A primary barrier to citizenship within the seven-year period is lengthy delays in processing of citizenship and adjustment applications by the U.S. Citizenship and Immigration Service (USCIS). Even for those humanitarian immigrants who are able to meet all of the citizenship requirements, delays in processing have made it impossible for many refugees and asylees to naturalize in the two years or less before their SSI eligibility expires.  These backlogs have been caused by increases in the number of applications, computer problems, insufficient staffing levels in some areas, lengthy background checks put in place after the September 11 attack have led to significant delays, and, even, in one extreme case, the deliberate destruction of documents by USCIS regional employees.  For a detailed discussion of these issues, see Shawn Fremstad, “Thousands of Refugees who are Elderly or Disabled Could Lose SSI in Coming Months,” Center on Budget and Policy Priorities, November 2003.

For elderly and disabled humanitarian immigrants who are able to adjust to LPR status, there are a number of formal and informal barriers to citizenship that may make it difficult or impossible to complete the citizenship process in the two years or less before their SSI eligibility expires, even if the USCIS is able to process their application quickly.  The application process involves multiple steps including a lengthy application, an in-person interview with the USCIS, a test of English proficiency and civic knowledge, and fingerprinting.  Applicants also must pay a $250 fee.  The English language and civics test presents a significant barrier to citizenship for many humanitarian immigrants.  Many humanitarian immigrants have low education levels and limited or no proficiency in English. Some even lack literacy in their own language.

Bipartisan legislation modeled on the President’s proposal was recently introduced in the House.  H.R. 4035, sponsored by Representative Benjamin Cardin (D-MD) and Representative Amo Houghton (R-NY), would extend the seven-year limit to a nine-year limit for all refugees and other humanitarian immigrants who lose SSI eligibility because of the seven-year limit in fiscal years 2005 to 2007.  Refugees and other humanitarian immigrants who lost SSI eligibility because of the seven-year limit prior to fiscal year 2005 would be eligible for two additional years of SSI.  Similar bipartisan legislation may be introduced soon in the Senate.

Ultimately, Congress should eliminate the seven-year limit altogether.  There is no reasonable policy justification for the limit.[9]  The U.S. Commission on Immigration Reform — a bipartisan commission established by Congress in the 1990s — repeatedly called for an end to restrictions on humanitarian refugees’ eligibility for SSI and Medicaid based on their immigration and citizenship status after the restrictions were enacted.  Even advocates calling for more restrictive immigration policies in the United States support lifting the seven-year limit.  Mark Krikorian, executive director of the Center for Immigration Studies, one of the leading organizations calling for reductions in immigration, has said that immigrant eligibility rules in SSI unfairly affect legal immigrants, explaining in a recent news story that “[w]hen we admit people lawfully, the idea of applying different welfare rules to them just doesn't make sense ….”[10]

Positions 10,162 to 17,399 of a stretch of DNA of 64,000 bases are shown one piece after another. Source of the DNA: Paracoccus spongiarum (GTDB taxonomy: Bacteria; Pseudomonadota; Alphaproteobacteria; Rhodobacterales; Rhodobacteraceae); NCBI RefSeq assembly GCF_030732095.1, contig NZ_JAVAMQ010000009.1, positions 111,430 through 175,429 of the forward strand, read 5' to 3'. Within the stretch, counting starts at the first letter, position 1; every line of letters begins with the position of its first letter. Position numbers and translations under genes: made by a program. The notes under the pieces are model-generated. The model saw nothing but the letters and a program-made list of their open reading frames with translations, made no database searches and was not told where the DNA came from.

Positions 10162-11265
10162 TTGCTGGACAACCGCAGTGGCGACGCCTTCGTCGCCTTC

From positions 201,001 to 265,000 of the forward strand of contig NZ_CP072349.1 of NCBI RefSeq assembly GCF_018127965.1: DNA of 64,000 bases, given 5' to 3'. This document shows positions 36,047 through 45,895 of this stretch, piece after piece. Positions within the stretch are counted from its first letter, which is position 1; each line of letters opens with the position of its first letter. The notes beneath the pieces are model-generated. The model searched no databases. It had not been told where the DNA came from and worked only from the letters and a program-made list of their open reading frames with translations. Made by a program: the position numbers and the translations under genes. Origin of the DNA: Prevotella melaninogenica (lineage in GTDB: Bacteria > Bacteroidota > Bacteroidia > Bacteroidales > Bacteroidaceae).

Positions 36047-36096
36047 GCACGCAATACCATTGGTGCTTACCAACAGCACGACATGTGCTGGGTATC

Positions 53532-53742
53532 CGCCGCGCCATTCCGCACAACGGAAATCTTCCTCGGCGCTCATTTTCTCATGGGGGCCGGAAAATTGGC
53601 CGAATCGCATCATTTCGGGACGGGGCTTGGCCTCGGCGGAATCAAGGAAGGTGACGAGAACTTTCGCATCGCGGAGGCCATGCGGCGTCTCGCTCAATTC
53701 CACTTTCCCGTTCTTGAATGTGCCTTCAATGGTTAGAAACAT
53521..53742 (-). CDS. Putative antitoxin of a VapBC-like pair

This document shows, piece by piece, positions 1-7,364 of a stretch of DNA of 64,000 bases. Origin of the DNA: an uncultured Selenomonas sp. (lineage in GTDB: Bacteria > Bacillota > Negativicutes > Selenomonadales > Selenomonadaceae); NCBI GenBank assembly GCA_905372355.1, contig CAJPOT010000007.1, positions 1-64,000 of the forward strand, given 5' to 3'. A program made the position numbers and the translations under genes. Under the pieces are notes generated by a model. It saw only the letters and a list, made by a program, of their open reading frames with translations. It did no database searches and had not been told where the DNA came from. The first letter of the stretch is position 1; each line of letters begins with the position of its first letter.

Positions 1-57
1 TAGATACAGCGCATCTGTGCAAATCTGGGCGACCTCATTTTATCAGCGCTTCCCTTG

Such a change would bring SSI in line with other federal programs, including food stamps, in which refugees’ and other humanitarian immigrants’ eligibility for benefits is not linked to their length of residency in the United States.  Although Congress is unlikely to eliminate the seven-year limit this year, passage of the bipartisan Cardin-Houghton legislation would be a step in the right direction, and provide substantial relief for most immigrants currently affected by the limit.

End Notes:

[1]  The data discussed in this analysis are from two tables prepared by SSA and provided to the Center on Budget and Policy Priorities and others.  All of the numbers cited in this analysis are rounded to the nearest hundred.

[2]  See “Thousands of Immigrants Being Cut Off From Welfare: Many Noncitizens Losing SSI Funding, Health Care,” Baltimore Sun, April 25, 2004.

[3]  See “For Some Immigrants a Lifeline May Soon be Cut,” The Tennessean, February 7, 2004.

[4]  See “’96 Citizenship Clause Haunts Refugees Haunts Immigrants Losing Federal Aid,” Miami Herald, December 24, 2003

[5]  See “Thousands of Refugees in US About to Lose Supplemental Security Income Benefits,” Voice of America, April 19, 2004,

[6]  See “For Some Immigrants a Lifeline May Soon be Cut,” The Tennessean, February 7, 2004.

[7]  See “Refugee Aid in Bush’s Budget,” Waterloo-Cedar Falls Courier, February 9, 2004.

[8]  Like refugees, asylees are granted legal status in the United States because they have a well-founded fear of persecution in their home county.  Unlike refugees, asylees are not able to adjust automatically to lawful-permanent-resident (LPR) status.  Because LPR status is a prerequisite for citizenship, it is even more difficult for asylees than for refugees to obtain citizenship before they have resided in the United States for seven years.

[9]  One possible justification is to encourage rapid naturalization by penalizing those refugees who do not naturalize within the seven-year period.  This justification is highly problematic because it effectively forces refugees to choose citizenship for reasons of economic necessity, rather than to “show … [their] commitment to the United States … [and their] loyalty to its Constitution and its people.”  See “A Guide to Naturalization,” U.S. Citizenship and Immigration Services, Form M-476, revised February 2004.

[10]  “Noncitizen Refugees Face Loss of Disability Aid,” April 27, 2004, San Jose Mercury News.